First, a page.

But although US equities on Wednesday managed to close only slightly down even after Trump's warning that "fire and fury" would rain on North Korea, on Thursday the chickens came home to roost on Wall Street.
Considerable weakness is also visible among tobacco stocks, as reflected by the 1.1% drop by the NYSE Arca Tobacco Index. Only utilities sector stocks eked out a gain on a day of mostly listless trading as investors kept an eye on the latest company earnings and geopolitical news.
Investors also drew some encouragement from new government data showing USA inflation at the consumer level inched higher last month. They are looking for confirmation that the Fed is sticking with plans for a possible December interest rate hike.
Losses in health care and consumer-focused companies pulled U.S. stocks broadly lower, snapping a 10-day winning streak for the Dow Jones industrial average. The Shanghai Composite Index lost 0.2 percent to 3,275.57 and Hong Kong's Hang Seng was off 0.3 percent at 27,757.09.
The North Korea situation isn't the only thing weighing on stocks.
The Dow closed down 205 points Thursday, in its biggest decline since May 17, after U.S. President Donald Trump rejected criticism that his threats to release "fire and fury" had been too inflammatory.
Seagate Technology gained 2.3 percent after investor ValueAct disclosed that it had acquired a 7.2 percent stake in the digital storage company. The company also said sales at its established stores declined for the fourth straight quarter.
The yield on US 10-year Treasurys slid to 2.192% Friday from 2.211% Thursday.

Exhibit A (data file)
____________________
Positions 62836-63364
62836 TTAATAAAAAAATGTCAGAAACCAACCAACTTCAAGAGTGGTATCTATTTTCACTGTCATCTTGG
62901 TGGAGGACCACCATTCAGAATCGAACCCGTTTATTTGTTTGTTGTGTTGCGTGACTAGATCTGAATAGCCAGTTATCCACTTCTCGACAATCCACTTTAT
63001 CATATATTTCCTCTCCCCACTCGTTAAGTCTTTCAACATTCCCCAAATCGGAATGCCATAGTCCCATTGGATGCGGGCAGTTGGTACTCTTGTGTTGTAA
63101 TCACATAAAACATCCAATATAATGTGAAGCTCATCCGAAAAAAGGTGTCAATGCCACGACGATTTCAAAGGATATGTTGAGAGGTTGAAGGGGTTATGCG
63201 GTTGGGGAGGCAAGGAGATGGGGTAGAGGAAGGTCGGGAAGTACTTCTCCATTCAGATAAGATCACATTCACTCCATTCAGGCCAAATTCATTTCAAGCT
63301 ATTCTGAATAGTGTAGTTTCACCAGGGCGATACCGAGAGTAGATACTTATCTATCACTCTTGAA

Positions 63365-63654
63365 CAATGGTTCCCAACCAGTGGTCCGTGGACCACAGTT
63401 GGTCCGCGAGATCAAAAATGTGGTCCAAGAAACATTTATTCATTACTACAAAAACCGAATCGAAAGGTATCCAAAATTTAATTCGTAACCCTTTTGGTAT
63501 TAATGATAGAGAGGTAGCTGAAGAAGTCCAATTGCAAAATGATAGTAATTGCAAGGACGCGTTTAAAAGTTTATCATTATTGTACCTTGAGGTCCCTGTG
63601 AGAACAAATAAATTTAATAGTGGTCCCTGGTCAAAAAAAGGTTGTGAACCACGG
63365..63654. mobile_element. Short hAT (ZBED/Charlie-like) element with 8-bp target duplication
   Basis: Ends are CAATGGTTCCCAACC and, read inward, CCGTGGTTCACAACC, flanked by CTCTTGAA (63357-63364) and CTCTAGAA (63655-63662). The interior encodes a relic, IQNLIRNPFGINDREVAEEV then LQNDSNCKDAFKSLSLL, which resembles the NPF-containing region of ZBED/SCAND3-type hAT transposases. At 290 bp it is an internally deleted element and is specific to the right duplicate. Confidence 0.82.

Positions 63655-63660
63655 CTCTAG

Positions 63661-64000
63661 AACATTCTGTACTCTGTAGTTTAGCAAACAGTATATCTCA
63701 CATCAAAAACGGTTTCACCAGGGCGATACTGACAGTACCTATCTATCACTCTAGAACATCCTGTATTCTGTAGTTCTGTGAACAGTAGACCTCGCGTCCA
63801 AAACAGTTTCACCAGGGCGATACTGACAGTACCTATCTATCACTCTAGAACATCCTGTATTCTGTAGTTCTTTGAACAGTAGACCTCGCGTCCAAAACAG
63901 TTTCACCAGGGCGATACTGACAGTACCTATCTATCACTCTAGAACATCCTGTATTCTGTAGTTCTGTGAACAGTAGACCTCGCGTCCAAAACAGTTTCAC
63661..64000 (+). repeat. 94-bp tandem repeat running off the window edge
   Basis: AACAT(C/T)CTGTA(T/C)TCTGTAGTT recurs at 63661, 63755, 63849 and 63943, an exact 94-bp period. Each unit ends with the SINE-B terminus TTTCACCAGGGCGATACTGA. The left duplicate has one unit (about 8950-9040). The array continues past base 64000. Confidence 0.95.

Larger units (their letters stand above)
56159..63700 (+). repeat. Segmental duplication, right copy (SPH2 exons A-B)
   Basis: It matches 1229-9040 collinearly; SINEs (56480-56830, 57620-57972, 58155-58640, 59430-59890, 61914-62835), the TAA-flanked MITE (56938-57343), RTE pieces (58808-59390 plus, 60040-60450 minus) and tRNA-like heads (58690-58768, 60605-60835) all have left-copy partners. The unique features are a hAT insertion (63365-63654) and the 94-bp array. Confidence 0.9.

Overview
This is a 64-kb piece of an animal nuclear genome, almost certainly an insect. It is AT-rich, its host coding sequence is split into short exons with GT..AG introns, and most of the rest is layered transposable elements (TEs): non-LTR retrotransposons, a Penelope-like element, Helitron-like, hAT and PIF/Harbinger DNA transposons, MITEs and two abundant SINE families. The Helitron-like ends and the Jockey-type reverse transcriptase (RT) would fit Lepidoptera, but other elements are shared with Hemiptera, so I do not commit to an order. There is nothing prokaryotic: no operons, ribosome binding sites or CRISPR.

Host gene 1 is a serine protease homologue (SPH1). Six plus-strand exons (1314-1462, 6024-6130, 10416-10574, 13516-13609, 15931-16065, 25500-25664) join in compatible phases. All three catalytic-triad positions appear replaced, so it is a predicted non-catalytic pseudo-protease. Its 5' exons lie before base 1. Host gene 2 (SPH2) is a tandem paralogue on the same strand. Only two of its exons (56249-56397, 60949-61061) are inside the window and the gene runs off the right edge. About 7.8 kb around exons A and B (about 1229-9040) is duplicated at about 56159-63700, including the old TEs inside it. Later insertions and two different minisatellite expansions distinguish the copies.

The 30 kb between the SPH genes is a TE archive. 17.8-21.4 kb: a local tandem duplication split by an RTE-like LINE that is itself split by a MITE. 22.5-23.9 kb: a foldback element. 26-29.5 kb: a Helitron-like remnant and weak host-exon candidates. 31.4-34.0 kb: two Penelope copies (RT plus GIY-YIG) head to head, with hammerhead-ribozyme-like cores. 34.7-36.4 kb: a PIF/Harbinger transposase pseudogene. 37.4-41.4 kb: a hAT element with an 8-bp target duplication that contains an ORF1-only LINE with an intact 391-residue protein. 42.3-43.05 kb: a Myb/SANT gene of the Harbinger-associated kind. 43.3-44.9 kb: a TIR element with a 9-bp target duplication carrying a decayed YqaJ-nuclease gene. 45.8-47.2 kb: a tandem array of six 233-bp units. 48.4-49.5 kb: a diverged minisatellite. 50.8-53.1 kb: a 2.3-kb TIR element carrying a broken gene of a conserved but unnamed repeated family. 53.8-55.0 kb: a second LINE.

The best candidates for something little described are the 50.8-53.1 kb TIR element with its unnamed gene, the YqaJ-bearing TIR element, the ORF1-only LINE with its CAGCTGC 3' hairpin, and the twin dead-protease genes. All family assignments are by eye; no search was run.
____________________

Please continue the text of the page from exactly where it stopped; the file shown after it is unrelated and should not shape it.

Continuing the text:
Semafo jumped 10.3 percent to C$2.99 after Credit Suisse raised its recommendation on the gold miner to "outperform" from "neutral" following its second-quarter results, and Finning International Inc rose 6.9 percent to C$27.63 after the heavy equipment company reported quarterly earnings that beat expectations and raised its dividend. Yields on bonds move inversely to their price.
European markets opened lower on the news, after falls from U.S. and Asian markets overnight.
The Canadian dollar was trading at 78.64 cents U.S., down from an average price of 78.71 cents United States on Wednesday.
The US dollar fell to 110.48 yen from 110.72 yen late on Monday. Brent crude, the worldwide standard, lost 23 cents to 52.14 dollars a barrel in London.
Tokyo's Nikkei 225 tumbled 1.3 percent to 19,737.59 points and Seoul's Kospi fell 0.7 percent to 2,378.56.
The overall financials group, which accounts for roughly a third of the index slipped 0.9 percent. The euro edged down to $1.1727 from $1.1751. The Japanese markets were closed for a holiday.
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